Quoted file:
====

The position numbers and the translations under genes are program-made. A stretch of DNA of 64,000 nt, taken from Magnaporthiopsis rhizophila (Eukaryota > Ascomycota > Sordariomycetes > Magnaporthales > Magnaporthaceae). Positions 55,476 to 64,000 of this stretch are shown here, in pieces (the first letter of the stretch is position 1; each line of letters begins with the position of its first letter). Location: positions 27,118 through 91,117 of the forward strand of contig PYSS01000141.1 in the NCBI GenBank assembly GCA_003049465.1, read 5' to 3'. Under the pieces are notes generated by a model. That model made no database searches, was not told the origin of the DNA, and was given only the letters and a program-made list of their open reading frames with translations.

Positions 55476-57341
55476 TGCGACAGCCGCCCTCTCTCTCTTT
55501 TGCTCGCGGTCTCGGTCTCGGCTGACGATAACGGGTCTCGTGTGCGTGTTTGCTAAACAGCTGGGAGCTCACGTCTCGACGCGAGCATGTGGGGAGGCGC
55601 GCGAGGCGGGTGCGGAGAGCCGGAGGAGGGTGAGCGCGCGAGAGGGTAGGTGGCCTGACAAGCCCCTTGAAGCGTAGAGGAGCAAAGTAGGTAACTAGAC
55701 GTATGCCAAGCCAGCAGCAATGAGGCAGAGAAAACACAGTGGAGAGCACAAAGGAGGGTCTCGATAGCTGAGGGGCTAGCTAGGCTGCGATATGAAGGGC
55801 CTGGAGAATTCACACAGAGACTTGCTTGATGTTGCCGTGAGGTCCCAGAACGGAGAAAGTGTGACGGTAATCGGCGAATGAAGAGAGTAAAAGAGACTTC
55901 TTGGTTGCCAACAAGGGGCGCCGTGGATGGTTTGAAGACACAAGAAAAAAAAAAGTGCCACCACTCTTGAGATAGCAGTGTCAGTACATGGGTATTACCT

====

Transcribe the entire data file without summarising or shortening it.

The position numbers and the translations under genes are program-made. A stretch of DNA of 64,000 nt, taken from Magnaporthiopsis rhizophila (Eukaryota > Ascomycota > Sordariomycetes > Magnaporthales > Magnaporthaceae). Positions 55,476 to 64,000 of this stretch are shown here, in pieces (the first letter of the stretch is position 1; each line of letters begins with the position of its first letter). Location: positions 27,118 through 91,117 of the forward strand of contig PYSS01000141.1 in the NCBI GenBank assembly GCA_003049465.1, read 5' to 3'. Under the pieces are notes generated by a model. That model made no database searches, was not told the origin of the DNA, and was given only the letters and a program-made list of their open reading frames with translations.

Positions 55476-57341
55476 TGCGACAGCCGCCCTCTCTCTCTTT
55501 TGCTCGCGGTCTCGGTCTCGGCTGACGATAACGGGTCTCGTGTGCGTGTTTGCTAAACAGCTGGGAGCTCACGTCTCGACGCGAGCATGTGGGGAGGCGC
55601 GCGAGGCGGGTGCGGAGAGCCGGAGGAGGGTGAGCGCGCGAGAGGGTAGGTGGCCTGACAAGCCCCTTGAAGCGTAGAGGAGCAAAGTAGGTAACTAGAC
55701 GTATGCCAAGCCAGCAGCAATGAGGCAGAGAAAACACAGTGGAGAGCACAAAGGAGGGTCTCGATAGCTGAGGGGCTAGCTAGGCTGCGATATGAAGGGC
55801 CTGGAGAATTCACACAGAGACTTGCTTGATGTTGCCGTGAGGTCCCAGAACGGAGAAAGTGTGACGGTAATCGGCGAATGAAGAGAGTAAAAGAGACTTC
55901 TTGGTTGCCAACAAGGGGCGCCGTGGATGGTTTGAAGACACAAGAAAAAAAAAAGTGCCACCACTCTTGAGATAGCAGTGTCAGTACATGGGTATTACCT